If you had medical appointment scheduled prior to geting sick, you should call the office of your health care provider and let them know that you are sick, and you might have COVID-19.  This will help the healthcare providers office to take steps to keep other people from getting infected or exposed.

The virus SARS-CoV-2 is a coronavirus very similar to others found in bats. At this point the main form of transmission is person-to-person; but since our knowledge about this problem is, at this point, limited and evolving we cannot exclude the possibility that animals could be transmitters or reservoir. For that reason, limit your contact with pets and other animals, including petting, snuggling, being kissed or licked, and sharing food.  When possible have another member of your household care for your animals while you are sick.  If that is not possible and you must care for your pet or be around animals while you are sick, wash your hands before and after you interact with pets and wear face mask.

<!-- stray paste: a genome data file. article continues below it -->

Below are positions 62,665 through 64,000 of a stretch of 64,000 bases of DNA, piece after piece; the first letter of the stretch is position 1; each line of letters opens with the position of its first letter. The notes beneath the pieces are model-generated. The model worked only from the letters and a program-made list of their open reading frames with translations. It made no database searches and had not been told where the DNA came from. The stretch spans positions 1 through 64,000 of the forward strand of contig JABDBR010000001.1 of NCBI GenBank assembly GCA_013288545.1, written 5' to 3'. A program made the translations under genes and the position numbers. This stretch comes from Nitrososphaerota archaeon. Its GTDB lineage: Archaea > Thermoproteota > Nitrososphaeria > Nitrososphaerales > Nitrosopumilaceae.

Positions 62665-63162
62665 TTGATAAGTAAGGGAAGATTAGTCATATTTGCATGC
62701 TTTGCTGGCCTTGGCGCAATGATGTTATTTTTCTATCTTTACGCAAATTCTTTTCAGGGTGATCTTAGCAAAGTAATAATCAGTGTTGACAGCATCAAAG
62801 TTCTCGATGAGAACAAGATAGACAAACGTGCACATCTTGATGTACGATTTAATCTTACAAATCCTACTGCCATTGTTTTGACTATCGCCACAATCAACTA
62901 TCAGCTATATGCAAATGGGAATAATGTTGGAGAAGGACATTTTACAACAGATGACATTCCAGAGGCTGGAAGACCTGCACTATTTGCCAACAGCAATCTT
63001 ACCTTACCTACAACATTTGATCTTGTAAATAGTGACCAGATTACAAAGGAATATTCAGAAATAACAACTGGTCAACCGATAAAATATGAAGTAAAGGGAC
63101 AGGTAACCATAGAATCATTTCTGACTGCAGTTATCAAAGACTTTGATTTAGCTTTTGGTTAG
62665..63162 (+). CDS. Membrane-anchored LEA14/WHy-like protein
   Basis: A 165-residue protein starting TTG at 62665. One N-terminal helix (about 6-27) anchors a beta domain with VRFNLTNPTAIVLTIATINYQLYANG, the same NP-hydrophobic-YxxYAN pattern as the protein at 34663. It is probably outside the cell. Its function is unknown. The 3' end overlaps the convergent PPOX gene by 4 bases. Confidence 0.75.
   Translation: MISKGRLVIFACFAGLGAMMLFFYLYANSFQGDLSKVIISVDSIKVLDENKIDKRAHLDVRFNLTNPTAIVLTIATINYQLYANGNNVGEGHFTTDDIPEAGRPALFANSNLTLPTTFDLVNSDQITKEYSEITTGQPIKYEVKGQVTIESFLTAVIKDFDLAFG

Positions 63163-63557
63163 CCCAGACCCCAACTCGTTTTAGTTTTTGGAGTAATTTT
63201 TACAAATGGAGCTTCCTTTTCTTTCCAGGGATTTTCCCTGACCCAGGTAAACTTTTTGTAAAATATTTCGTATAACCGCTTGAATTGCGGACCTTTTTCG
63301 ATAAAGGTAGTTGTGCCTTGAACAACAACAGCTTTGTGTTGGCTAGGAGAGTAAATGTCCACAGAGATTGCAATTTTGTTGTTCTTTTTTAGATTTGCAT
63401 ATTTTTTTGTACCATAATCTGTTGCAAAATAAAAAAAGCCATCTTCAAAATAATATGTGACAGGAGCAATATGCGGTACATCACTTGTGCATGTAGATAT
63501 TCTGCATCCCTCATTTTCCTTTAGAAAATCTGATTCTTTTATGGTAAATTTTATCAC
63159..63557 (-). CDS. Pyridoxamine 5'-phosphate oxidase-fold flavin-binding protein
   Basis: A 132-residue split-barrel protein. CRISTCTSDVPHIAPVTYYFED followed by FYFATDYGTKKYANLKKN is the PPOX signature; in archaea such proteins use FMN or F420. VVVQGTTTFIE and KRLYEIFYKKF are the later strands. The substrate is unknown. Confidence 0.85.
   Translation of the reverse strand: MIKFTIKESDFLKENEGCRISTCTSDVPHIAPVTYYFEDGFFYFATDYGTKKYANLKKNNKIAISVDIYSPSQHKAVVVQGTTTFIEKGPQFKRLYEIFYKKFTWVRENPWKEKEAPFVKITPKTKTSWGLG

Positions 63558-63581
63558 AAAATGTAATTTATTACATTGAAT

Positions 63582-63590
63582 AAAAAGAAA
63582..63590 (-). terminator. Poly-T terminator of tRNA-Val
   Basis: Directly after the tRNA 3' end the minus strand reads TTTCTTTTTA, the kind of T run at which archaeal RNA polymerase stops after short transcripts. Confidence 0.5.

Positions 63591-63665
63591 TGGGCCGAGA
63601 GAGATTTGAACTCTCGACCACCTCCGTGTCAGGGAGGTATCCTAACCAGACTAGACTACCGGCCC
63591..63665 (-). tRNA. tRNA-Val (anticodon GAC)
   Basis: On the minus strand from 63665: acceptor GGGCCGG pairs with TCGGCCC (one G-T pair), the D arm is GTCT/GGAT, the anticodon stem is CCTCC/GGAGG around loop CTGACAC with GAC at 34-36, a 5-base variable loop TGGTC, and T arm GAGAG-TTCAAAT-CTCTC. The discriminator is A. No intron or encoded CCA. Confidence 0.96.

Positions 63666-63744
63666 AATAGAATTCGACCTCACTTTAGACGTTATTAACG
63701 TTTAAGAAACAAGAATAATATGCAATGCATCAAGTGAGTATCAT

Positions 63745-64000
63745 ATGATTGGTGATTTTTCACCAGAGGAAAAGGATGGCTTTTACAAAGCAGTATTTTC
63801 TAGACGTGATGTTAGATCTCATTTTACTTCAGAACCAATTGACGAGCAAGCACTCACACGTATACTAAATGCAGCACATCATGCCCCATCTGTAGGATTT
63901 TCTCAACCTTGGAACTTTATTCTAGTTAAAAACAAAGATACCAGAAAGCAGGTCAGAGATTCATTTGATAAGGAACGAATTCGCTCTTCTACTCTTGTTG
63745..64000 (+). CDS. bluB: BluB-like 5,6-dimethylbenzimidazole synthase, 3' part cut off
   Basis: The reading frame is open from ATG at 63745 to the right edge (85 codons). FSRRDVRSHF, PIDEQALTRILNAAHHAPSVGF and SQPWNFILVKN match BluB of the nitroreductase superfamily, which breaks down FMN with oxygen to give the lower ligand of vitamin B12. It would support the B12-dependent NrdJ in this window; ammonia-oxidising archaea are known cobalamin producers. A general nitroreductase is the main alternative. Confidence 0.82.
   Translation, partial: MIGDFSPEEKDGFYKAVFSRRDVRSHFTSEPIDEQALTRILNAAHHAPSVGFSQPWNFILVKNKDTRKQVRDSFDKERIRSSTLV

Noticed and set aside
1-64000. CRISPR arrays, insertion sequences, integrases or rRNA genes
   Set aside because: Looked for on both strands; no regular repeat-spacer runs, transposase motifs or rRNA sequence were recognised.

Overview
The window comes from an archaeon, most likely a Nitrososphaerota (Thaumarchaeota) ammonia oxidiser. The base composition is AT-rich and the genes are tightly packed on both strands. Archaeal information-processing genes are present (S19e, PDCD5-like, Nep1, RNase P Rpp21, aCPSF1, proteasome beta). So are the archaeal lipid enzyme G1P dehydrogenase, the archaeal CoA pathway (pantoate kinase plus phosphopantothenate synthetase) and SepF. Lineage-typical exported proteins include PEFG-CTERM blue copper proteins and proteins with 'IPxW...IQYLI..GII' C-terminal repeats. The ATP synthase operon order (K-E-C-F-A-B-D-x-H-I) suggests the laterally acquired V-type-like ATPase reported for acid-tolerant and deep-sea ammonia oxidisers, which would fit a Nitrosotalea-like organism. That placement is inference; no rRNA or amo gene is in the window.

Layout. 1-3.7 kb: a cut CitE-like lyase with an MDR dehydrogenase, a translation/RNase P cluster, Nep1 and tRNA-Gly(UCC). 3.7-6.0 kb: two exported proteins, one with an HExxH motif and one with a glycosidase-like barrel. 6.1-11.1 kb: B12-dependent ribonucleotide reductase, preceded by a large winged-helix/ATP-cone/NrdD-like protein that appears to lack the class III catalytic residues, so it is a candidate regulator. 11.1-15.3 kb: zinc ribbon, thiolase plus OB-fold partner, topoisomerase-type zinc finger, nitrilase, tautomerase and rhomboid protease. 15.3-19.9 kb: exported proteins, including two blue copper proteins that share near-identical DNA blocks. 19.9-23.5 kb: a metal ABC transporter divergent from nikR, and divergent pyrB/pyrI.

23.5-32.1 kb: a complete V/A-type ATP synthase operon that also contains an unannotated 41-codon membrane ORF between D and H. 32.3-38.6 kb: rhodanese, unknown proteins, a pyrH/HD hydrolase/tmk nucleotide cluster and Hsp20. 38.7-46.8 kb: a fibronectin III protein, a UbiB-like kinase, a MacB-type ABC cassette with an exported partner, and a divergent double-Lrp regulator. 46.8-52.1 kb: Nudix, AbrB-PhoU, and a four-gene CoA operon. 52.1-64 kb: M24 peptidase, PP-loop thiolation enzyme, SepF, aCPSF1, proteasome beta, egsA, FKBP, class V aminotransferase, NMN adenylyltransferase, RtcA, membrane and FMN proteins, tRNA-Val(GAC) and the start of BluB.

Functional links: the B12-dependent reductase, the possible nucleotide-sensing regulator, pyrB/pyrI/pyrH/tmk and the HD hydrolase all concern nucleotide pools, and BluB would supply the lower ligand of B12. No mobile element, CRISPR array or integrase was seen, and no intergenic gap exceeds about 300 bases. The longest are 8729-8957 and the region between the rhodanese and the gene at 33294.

If the symptoms are severe like high fever or difficulty breathing please call 911 or seek attention in the nearest emergency room.  Notify the medical personal of your symptoms and asked them for a face mask that will keep safe those that will be providing you care.  Emergency rooms and Hospitals have protocols in place that follow the latest recommendations from healthcare authorities to manage patients with possible COVID-19 infection.

If symptoms are milder, please contact your physicians office immediately.  If you are already one of our patients you have the members direct number to contact me.  Just in case you do not have it, you can call or text the office number at (615) 823-4434.  I would like to video chat with you so I can have a better idea of how sick you are.